I was reminded of the cultural pendulum by Maureen Dowd today, New York Times columnist and Queen of Snark. In her op/ed, Life of Her Party, Dowd weighed in on the pregnancy controversy the Republican Vice Presidential candidate’s unmarried teen daughter, Bristol, has prompted. She listed previous political attacks concerning children of the unwed: Dan Quayle's 1992 commentary on fictional sitcom character Murphy Brown's unwed mother status, calling it a "poverty of values;" and the Republican hit job and whisper campaign in 1999 that gave Bush the edge by intimating John McCain's adopted daughter from Bangladesh, Bridgett, was his black love-child. Yet here we are in 2008 and being pregnant and unwed is suddenly a "blessed event" from which cultural conservatives refuse to shrink; perhaps this is the first hint that reality has intruded on the Republican party.

Still, the conservatives can't really be straight with themselves; it's not in their nature or their tradition. A good number of them are less concerned about the future of the unborn than about the possibility of abortion. Reports from the small town in Alaska mayored by Mrs. Palin indicate that she ran for office on a pro-life platform. So now, satisfied that Bristol Palin's baby will be born into a sound Republican family (can you imagine what the fire-storm would have been like if one of Obama's daughters had been older and pregnant?) Republicans would like her condition to remain a private matter; here's where confusion comes in.
How can that happen when this is the very party that has made out-of-wedlock issues a deal breaker? How can we look the other way over Bristol's indiscretion when the Republicans have pilloried John Edwards for his, and turned their backs on Elizabeth's pleas for privacy? How can we look at this soon-to-be child bride and not see the result of too much religion, too little sexual education and an ideologically preoccupied and ambitious mother?
How can the Right shatter the dual mythologies of pristine candidates and Judeo-Christian sexual morality and pretend that they've not offered this situation as fresh meat for their anti-abortion Christian faithful, without suffering the blow-back? In what way, specifically, is this "none of our business," now that John McCain has made it so?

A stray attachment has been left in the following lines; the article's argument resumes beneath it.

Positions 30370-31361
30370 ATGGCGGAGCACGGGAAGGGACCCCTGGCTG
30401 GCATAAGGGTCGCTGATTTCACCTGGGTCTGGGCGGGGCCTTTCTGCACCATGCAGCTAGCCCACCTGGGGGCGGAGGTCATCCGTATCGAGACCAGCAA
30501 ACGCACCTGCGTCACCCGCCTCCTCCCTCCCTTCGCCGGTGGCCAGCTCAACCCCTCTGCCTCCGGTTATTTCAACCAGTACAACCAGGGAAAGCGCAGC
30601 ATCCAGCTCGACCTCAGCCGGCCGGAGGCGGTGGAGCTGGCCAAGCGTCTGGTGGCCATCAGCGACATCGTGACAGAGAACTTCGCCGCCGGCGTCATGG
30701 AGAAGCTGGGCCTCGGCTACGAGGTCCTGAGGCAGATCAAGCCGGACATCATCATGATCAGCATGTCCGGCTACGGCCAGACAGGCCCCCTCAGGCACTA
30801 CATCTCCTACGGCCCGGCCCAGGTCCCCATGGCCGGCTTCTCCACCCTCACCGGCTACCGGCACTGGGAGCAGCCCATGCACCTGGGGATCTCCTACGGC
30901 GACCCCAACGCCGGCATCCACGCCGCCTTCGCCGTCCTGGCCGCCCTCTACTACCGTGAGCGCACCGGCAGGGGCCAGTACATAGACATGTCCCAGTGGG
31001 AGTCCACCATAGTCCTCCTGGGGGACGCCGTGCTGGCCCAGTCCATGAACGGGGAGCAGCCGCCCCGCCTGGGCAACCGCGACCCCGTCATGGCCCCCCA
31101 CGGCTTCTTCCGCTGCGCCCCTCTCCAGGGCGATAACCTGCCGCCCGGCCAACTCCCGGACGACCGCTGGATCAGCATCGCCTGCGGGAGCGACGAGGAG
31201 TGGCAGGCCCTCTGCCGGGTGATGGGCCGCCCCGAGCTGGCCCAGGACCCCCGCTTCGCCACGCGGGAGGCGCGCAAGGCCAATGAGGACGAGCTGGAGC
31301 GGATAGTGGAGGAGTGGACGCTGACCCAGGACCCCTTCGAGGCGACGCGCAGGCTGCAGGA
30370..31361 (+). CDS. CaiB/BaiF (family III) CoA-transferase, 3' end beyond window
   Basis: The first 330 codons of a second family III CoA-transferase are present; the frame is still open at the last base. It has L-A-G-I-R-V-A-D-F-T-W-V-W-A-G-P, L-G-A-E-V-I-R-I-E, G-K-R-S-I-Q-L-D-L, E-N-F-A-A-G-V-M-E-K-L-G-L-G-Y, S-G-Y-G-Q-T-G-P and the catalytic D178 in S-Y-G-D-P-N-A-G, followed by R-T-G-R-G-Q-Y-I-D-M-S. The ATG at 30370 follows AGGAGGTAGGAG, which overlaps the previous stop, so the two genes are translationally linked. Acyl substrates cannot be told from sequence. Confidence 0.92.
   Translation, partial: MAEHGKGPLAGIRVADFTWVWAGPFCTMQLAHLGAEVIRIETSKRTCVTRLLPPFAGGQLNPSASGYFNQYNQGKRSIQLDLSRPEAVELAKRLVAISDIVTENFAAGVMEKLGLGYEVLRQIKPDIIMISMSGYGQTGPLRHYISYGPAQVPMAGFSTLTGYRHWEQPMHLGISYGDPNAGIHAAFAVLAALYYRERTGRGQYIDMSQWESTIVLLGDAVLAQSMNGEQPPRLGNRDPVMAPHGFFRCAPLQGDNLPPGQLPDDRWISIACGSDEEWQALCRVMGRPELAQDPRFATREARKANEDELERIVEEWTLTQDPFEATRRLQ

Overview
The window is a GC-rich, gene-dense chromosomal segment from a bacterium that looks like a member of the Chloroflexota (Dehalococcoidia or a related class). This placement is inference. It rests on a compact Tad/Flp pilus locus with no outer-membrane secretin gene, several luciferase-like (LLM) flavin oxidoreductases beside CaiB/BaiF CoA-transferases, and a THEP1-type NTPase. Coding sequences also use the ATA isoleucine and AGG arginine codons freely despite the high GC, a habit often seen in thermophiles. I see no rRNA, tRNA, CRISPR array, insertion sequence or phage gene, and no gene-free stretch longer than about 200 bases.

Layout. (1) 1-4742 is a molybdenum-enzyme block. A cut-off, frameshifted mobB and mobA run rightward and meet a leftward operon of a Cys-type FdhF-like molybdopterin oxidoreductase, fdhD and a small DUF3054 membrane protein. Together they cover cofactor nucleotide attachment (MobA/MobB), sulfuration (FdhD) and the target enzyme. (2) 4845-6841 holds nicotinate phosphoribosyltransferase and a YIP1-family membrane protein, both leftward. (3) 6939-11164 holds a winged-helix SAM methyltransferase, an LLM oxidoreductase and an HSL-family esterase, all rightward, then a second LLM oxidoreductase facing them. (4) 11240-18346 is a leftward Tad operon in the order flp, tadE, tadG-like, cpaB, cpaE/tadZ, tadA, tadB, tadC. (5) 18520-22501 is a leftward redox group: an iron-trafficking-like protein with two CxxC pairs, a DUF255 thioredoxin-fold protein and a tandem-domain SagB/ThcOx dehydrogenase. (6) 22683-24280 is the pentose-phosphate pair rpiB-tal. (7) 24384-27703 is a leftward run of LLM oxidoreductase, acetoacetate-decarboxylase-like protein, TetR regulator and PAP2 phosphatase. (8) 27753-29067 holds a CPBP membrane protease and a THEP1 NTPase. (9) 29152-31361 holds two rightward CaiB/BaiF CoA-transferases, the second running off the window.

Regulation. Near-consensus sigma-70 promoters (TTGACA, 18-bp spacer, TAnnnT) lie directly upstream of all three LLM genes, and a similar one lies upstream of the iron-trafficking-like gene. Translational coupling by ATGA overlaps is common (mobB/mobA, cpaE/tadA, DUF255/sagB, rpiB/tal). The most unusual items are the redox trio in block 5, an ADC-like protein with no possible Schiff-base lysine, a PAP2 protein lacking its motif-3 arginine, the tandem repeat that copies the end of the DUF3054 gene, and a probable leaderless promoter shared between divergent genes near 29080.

Confused? Fogged in? Don't be. It's just the dark ooze making its way up so we can get a good look at our national dysfunction; the ugly repressed legacy of Puritanism that needs some air and light. Let's peek through the mist to see the actual shape of this: expediency and opportunism defines politics -- and no one does it better than Republicans.
Mr. McCain willingly played this card, yet now he's hopping mad that the press wants a better look at the story. He cancelled an interview with Larry King because a CNN anchor, Campbell Brown, asked a GOP representative to name one single thing Mrs. Palin had accomplished in regard to foreign policy and all the respondent could do was attack the question. McCain has now issued a testy ad defending his pick from "shameless smears" at the hands of mainstream media. We will all play this game by the Republican candidate's rules, or he will not play at all. When you don't have substance to rely on, you turn to bluster.

Yet, isn't this story at the heart of the social and ethical issues we're decoding? Isn't Mrs. Palin and her family the epitome of all the Left abhors and pities, as is the cynical use of them by a political movement? Lack of education that leaves our children clueless to consequences? Repressive attitudes and restrictive rules that beg to be broken, and, therefore, often are? Exploitation of even this very private circumstance to manipulate voters and further power? Is not the promoting of this obviously sheltered teen into world view an illustration of blindness to true compassion? And worse, doesn't this nail the Right's inability to simply tell the truth?
Frankly, as attractive as the Palin family appeared on the night of her speech, there seems an almost naive sense of self-promotion there that I find disturbing. And reading about that small town in Alaska that was so charmed by Mrs. Palin, with its quirks and independent streak, its characters and bootleggers, I'm reminded of the Pea Patch. I know these people, and I'm not comforted by the possibility of small pond leadership.